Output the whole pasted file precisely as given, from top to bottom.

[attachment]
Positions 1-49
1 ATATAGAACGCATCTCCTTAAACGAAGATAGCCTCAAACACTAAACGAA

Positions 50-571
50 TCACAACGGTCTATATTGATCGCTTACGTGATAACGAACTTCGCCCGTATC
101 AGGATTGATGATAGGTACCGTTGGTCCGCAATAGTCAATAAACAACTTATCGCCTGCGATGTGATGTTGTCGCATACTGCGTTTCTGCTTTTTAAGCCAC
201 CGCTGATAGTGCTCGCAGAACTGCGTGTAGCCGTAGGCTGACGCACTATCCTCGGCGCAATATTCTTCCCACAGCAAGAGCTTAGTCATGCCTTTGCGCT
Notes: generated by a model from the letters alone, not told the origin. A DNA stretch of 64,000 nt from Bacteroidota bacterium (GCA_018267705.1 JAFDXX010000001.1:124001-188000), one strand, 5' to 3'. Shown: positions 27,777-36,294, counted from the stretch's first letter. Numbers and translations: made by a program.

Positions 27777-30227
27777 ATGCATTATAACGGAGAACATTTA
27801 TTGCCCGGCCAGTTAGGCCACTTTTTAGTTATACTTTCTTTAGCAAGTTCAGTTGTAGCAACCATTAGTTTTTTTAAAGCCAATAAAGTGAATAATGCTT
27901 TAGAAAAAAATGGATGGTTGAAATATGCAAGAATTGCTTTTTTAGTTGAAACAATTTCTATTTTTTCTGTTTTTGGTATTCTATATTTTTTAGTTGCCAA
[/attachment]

Positions 1-49
1 ATATAGAACGCATCTCCTTAAACGAAGATAGCCTCAAACACTAAACGAA

Positions 50-571
50 TCACAACGGTCTATATTGATCGCTTACGTGATAACGAACTTCGCCCGTATC
101 AGGATTGATGATAGGTACCGTTGGTCCGCAATAGTCAATAAACAACTTATCGCCTGCGATGTGATGTTGTCGCATACTGCGTTTCTGCTTTTTAAGCCAC
201 CGCTGATAGTGCTCGCAGAACTGCGTGTAGCCGTAGGCTGACGCACTATCCTCGGCGCAATATTCTTCCCACAGCAAGAGCTTAGTCATGCCTTTGCGCT
Notes: generated by a model from the letters alone, not told the origin. A DNA stretch of 64,000 nt from Bacteroidota bacterium (GCA_018267705.1 JAFDXX010000001.1:124001-188000), one strand, 5' to 3'. Shown: positions 27,777-36,294, counted from the stretch's first letter. Numbers and translations: made by a program.

Positions 27777-30227
27777 ATGCATTATAACGGAGAACATTTA
27801 TTGCCCGGCCAGTTAGGCCACTTTTTAGTTATACTTTCTTTAGCAAGTTCAGTTGTAGCAACCATTAGTTTTTTTAAAGCCAATAAAGTGAATAATGCTT
27901 TAGAAAAAAATGGATGGTTGAAATATGCAAGAATTGCTTTTTTAGTTGAAACAATTTCTATTTTTTCTGTTTTTGGTATTCTATATTTTTTAGTTGCCAA